Thursday, December 1, 2011

Building creative confidence: Insights from Sukumar Rajagopal of Cognizant

When you ask the question, “How many of you are creative?” to either students or employees in India, very few, perhaps only 20%-30% of people typically raise hands. Why is that? There is a school of thought which says that it is primarily a confidence problem. Ability to be able to speak up your idea in a meeting with managers / senior managers without fear of failure / ridicule is what is called “creative confidence”. Mr. Sukumar Rajagopal, Senior Vice President, Chief Information Officer and Head of Innovation at Cognizant, shared his insights on how to build creative confidence based on his experience of running a managed innovation program at Cognizant. He was one of the guest speakers at our workshop on innovation management at IIMB last month. How do you build creative confidence? Let’s look at a few of the insights Sukumar shared.

If you want to build creative confidence, breakthrough innovation is not a good place to focus

Organizations need all kinds of innovations: breakthrough, enhancing, sustaining etc. However, if you want more people to feel confident about how they can contribute to innovation, then breakthrough innovation is not the right place to focus. Why? First, breakthrough innovations are rare, they don’t happen very often. Second, breakthrough ideas create cognitive dissonance and hence early reactions are usually negative (see a study from Cornell). Robert Goddard, the father of modern rocketry was ridiculed in New York Times in 1921, “Professor Goddard does not know the relation of action to reaction and seems to lack the basic knowledge ladled out daily in high schools”. Note that this does not mean that breakthrough innovation is not important.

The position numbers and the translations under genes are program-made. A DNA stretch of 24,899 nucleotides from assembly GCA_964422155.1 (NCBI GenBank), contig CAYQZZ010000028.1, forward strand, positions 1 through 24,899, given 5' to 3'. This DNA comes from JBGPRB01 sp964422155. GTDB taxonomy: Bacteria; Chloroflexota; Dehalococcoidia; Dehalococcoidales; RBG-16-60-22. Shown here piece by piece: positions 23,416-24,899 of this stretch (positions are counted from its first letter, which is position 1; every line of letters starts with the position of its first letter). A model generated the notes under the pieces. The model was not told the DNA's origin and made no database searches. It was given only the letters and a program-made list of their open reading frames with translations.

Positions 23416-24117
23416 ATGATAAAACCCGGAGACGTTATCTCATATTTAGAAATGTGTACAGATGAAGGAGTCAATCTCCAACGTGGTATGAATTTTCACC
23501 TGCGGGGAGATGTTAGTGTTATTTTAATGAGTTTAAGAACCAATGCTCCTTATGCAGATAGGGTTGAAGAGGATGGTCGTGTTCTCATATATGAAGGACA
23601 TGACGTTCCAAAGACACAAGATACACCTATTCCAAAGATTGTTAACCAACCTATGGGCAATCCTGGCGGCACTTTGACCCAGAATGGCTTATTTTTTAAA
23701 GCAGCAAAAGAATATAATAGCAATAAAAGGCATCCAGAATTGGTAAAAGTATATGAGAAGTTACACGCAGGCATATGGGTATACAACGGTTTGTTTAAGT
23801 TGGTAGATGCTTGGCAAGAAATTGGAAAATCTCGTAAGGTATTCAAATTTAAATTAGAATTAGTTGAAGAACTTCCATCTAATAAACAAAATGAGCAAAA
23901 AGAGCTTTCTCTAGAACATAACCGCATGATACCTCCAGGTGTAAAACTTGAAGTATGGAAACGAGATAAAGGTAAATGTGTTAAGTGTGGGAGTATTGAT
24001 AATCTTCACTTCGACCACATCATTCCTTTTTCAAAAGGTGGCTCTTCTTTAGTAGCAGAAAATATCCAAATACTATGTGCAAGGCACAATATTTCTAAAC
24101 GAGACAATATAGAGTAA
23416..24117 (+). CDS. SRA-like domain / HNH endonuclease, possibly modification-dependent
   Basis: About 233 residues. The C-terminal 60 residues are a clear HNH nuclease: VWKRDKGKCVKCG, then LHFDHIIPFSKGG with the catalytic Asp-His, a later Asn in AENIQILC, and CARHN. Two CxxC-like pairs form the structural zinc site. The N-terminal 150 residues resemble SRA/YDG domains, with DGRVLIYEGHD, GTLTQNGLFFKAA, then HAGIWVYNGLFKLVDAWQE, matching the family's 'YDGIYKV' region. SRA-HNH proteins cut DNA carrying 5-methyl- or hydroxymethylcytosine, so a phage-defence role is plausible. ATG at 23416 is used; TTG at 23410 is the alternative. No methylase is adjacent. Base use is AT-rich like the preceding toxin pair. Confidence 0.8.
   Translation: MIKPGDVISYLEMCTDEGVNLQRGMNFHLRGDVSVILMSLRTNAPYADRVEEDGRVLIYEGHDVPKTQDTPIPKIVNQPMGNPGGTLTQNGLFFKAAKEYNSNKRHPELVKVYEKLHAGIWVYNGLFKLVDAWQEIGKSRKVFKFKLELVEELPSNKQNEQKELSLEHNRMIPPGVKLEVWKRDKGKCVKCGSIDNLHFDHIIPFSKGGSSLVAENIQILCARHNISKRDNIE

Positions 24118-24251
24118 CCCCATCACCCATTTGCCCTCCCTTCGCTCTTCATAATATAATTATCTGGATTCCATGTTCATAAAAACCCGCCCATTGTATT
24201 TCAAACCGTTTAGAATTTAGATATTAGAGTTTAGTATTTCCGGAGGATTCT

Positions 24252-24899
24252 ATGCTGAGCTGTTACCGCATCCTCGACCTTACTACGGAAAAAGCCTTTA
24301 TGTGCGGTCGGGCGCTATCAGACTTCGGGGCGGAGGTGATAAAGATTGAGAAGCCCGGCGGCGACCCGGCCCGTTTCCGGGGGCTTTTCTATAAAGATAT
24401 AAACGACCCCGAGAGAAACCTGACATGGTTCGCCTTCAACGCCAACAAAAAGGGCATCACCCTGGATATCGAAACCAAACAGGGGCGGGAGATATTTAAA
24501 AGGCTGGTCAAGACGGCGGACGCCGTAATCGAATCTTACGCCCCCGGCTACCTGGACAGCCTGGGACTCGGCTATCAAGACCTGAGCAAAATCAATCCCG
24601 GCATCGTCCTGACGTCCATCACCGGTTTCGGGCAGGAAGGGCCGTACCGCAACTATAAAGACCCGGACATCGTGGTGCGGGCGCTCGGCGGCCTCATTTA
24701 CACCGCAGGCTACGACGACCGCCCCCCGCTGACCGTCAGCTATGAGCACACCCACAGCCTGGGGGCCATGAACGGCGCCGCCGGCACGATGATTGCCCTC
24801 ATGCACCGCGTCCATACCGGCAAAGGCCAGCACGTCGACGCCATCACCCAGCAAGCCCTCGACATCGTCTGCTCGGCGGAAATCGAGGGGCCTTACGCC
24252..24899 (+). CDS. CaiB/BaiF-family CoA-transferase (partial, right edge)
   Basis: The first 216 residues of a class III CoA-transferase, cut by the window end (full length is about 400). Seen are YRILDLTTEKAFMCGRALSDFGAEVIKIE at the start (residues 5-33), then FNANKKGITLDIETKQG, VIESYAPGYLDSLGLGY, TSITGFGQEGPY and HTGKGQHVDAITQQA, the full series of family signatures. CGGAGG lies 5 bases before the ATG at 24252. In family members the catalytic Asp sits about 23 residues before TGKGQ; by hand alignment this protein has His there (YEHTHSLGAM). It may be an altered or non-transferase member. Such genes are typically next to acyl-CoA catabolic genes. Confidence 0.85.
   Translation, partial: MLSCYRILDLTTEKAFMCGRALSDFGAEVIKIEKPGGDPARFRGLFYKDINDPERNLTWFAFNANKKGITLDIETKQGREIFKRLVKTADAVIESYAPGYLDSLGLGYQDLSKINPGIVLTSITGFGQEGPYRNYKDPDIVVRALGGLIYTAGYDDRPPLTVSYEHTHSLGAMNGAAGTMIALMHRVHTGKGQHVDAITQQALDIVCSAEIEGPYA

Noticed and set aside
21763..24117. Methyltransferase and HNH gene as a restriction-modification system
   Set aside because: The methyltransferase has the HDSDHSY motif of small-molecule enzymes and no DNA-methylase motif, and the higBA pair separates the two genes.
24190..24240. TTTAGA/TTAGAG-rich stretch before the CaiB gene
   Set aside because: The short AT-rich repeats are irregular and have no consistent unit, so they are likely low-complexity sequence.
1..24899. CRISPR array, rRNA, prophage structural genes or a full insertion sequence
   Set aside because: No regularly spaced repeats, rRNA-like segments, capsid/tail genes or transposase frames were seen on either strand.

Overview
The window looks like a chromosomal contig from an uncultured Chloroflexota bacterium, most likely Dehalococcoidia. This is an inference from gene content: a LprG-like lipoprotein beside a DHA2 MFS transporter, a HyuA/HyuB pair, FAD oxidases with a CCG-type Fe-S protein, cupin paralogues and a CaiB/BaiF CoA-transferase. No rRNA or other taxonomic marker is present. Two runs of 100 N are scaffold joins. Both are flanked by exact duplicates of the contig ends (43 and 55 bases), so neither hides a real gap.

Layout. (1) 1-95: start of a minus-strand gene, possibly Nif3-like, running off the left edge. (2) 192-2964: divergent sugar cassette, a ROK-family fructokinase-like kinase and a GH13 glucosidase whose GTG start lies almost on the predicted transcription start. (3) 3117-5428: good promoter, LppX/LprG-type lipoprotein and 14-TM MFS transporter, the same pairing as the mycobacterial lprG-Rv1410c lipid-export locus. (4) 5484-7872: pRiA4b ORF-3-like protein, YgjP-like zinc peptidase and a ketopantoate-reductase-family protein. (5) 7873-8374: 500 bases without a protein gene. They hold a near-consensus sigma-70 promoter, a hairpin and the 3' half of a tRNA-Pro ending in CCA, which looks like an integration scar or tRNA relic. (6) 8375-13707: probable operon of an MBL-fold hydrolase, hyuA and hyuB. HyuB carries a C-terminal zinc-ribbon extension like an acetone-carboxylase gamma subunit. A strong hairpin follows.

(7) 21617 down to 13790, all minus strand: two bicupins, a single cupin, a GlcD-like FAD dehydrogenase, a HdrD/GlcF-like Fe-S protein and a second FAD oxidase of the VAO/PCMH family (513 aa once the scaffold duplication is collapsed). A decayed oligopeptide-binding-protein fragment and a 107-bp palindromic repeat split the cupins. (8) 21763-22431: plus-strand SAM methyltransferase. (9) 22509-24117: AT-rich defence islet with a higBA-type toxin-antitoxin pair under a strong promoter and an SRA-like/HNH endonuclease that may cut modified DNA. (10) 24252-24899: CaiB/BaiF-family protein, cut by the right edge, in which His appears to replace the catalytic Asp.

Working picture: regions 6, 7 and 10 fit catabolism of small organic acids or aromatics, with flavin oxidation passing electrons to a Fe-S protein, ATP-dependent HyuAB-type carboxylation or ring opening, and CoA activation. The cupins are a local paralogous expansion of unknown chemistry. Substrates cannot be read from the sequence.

Each of us is empowered to implement ideas within our own area of work

When people suggest ideas related to areas where they don’t have any control, then most of them get ignored. This leads to frustration. Lack of empowerment to experiment is a major hurdle in moving ideas forward. Hence, ideas within your own area of work are excellent candidates where the employees can experiment without asking for anybody’s permission. Perhaps one can fail and still continue without worry of any punishment.

When small ideas are implemented, the idea authors build credibility

If you want people take your big idea seriously, you need credibility. How do you build credibility? One way to do it is by implementing small ideas first. If you say that over the last year I have implemented 7 ideas, chances are high people might take your potentially big idea seriously.

Direct creative energies at problems that have stakeholders & sponsors

When we go to people and say, “Give me all your ideas”, we will be inundated with thousands of ideas like “Cafeteria food should be like this” or “Give all of us laptops”. These ideas don’t go anywhere unless they address problems that have stakeholders and sponsors. And when nobody looks at your ideas, the idea authors will get frustrated. Hence it is better to launch idea campaigns with sponsored challenges and make sure that you will implement top 5 / 10 ideas.

Sukumar derives a lot inspiration from Toyota’s kaizen, a system through which employees implement millions of ideas every year. Percent of people who have submitted one or more ideas last year is a good indicator of the creative confidence in the organization.

Related article:

40 years, 20 million ideas: The Toyota suggestion system


  1. Excellent post Vinay. You have captured the key insights from my lecture very well. Thank you very much for the opportunity to speak at your esteemed institution and also for the follow up with a superb blog post. Thanks again.

  2. This post recharged me again on initiative towered idea implementation.Thanks Mr.Sukumar and Mr.Vinay.